erica are represented in the col-
lection.

Prof. H. H. Bartlett of 'the bo-
tany department has gathered an
extensive collection of Sumatran;
plants which is catalogued in the
library.
To insure an accurate descrip-
tion of these plants, Prof. Bart-
lett has not only marked them
with their English and Latin
correlatives, but also has des-
cribed them in Batik, a native
dialect.
High vaults reaching to the ceil-
ing house the files. The records are
preserved in moth balls.
PROF. E. B. MAINS, who has
been curator of the Herbarium for
the past 20 years, has helped to
procure an extensive collection of
fungi for the museum.
The Herbarium also receives
plant material through exchanges
with universities and other insti-
tutes throughout the world.

UNIVERSITY LANDMARK:
Herbarium Houses Valued Collection

'One Acts'
To End Run
The final performance 'of three
student directed one-act plays will
be given at 8 p.m. tomorrow in the
Lydia Mendelssohn 'Theater.
The one act of French play-
wright Jean Giraudoux's "Mad-
woman of Chaillot" will open the
program. Martha Beck, Grad., di-
rects the comedy which'stars Nan-
cy Born, '53; and Jim Brodhead,
'54.
"Dear Departed," a British pro-
vincial comedy, is the second num-
ber on the bill. Written by Stan-
ley Haughton, the play is being
directed by Jim Briley, Grad.
An Oriental dance pantomine
featuring traditional Oriental
sound effects will close the pro-
gram. Sister Mary Marguerite di-
rects the unusual play entitled
"Shepherd in the Distance."
There will be no admission
charge to the audience for the
plays.

-Daily-Chuck Kelsey
SWIRLING MOBILE-Anne Stevenson, '54, adjusts part of a
mobile created by Jamie Ross, Grad. The dangling red and black
decoration is suspended from the ceiling by a nearly invisable
thread.
PARASITIC DISEASE:
Gamma Ray May Hold
Cure for Trichinosis

By JON SOBELOFF
How to control the parasite of
trichinosis with gamma rays is
one of the first problems Univer-
sity scientists are tackling with
the world's strongest experimental
gamma source.
The University's precious chunk
of cobalt-60 is being used to irra-
diate pork in an attempt to de-
velop a practical device for eli-
minating the disease by killing or
sterilizing the trichina larvae at
the meat processing stage.
THE WORK is being carried out
under the direction of Prof. Hen-
ry J. Gomberg of the engineering
college, assistant director of the
Phoenix Project, and Sylvester E.
Gould, research associate at Ann
Arbor's Atomic Energy Commis-
sion post. The experiments them-
selves are part of the Phoenix Pro-
ject.
Prof. Gomberg said that the
researchers have found that by
Irradiating meat with x-rays or
gamma rays it is possible to ster-
ilize the female trichina with a
radiation level low enough so
that no changes In the flavor or
food value of the meat occur.
He called trichinosis "not a ma-
jor public health problem, but a
totally unnecessary one."
PROF. GOMBERG noted that
there is a surprising incidence of
the disease in this country. He
cited a 10-year study made by
Gould which revealed that 25 per
cent of Detroiters had trichina
encysted in their bodies when they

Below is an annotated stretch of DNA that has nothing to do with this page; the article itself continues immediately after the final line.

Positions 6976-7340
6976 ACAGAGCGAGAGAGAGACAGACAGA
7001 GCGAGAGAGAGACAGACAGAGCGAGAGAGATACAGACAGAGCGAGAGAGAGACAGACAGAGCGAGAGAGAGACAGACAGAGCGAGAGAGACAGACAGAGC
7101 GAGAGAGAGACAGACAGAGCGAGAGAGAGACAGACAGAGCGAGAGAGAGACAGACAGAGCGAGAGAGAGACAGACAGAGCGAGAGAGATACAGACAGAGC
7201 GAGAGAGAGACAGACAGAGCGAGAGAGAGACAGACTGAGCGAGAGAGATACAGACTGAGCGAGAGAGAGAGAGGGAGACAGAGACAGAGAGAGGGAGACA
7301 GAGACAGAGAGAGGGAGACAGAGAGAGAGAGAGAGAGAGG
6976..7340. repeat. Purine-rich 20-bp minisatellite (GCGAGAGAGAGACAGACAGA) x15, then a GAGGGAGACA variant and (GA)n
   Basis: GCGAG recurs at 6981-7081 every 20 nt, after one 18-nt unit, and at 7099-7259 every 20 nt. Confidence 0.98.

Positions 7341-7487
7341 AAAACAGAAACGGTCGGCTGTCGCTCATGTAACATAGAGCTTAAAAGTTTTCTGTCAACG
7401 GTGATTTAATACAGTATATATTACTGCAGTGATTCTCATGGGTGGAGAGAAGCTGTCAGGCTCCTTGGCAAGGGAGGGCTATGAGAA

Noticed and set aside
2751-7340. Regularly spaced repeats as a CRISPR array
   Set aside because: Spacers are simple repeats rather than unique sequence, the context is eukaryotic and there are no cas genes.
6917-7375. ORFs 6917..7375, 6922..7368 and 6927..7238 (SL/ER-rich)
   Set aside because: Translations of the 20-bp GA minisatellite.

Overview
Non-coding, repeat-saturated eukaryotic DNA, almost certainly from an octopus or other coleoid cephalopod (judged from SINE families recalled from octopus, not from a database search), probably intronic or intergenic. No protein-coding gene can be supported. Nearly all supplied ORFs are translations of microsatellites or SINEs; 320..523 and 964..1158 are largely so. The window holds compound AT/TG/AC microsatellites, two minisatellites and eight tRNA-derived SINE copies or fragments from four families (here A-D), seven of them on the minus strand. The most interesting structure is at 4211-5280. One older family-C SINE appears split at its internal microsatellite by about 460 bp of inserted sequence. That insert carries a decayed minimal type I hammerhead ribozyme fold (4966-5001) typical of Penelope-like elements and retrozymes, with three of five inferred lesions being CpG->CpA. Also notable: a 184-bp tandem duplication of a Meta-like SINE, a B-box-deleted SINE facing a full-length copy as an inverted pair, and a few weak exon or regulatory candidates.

died.
The only way they could have
picked up the larvae was to have
eaten contaminated food, he said.
* * *
THE SCIENTIST listed three
points at which the cycle of trich-
inosis could be broken:
(1) By protecting hogs from get-
ting the disease by eliminating
garbage feeding of hogs or, by re-
quiring that the garbage be cooked
to kill the trichinosis parasites.
(2) By killing the trichina
when the pork is being process-
ed by the meat packing compan-
ies. At present this would be pro-
hibitively expensive.

(3) By thorough cooking of all
pork. Prof. Gomberg pointed out
that if pork is cooked until it is
white or gray, with no pink color
left, there is no danger of getting
trichinosis from it.
He said that the second possi-
bility is a similar idea to that of
pasteurizing milk; a method of
protecting the consumer in spite
of any accidents that might occur
during the course of production.
And he added that one third of
all American communities, includ-
ing Ann Arbor, still garbage-feed
their porkers. "Farmers complain
cooking garbage would reduce its
value in fattening the hogs, while
adding to the cost of feeding
them," he said.
Garbarge feeding is especially
common on the east and west
coasts, Gomberg pointed out.
"There is, a continually replenish-
ed herd of about a million hogs
with trichinosis in New Jersey,
and these little pigs go to market,"
he explained.

ematics and other undergraduate
departments.
"As the result of long study of
the problem, the Army depart-
ment designed a new curriculum
called 'branch general' as con-
trasted with 'branch specialized,'
which had previously been in ef-
fect.
"The new branch general pro-
gram is designed to give training
of a higher academic nature toG
college students in military mat-
ters. After the student graduates
from college he will be given spe-
cialized training appropriate to
his branch of service in technical
schools operated by the Army."
EUROPE BOUND.
If so, you will be interested in the
CITROEN overseas delivery plan
. . ;the easy, economical, con-
venient way to see the real Europe
- by private car. The Citroen,
France's most popular car, can be
purchased in the U. S. for overseas
delivery, fnd then resold in Europe
at the end of~ your trip. Request
yourillustrated brochure, which
will be sent to you by our N. Y.
office, by calling 3-2047 weekdays
and evenings.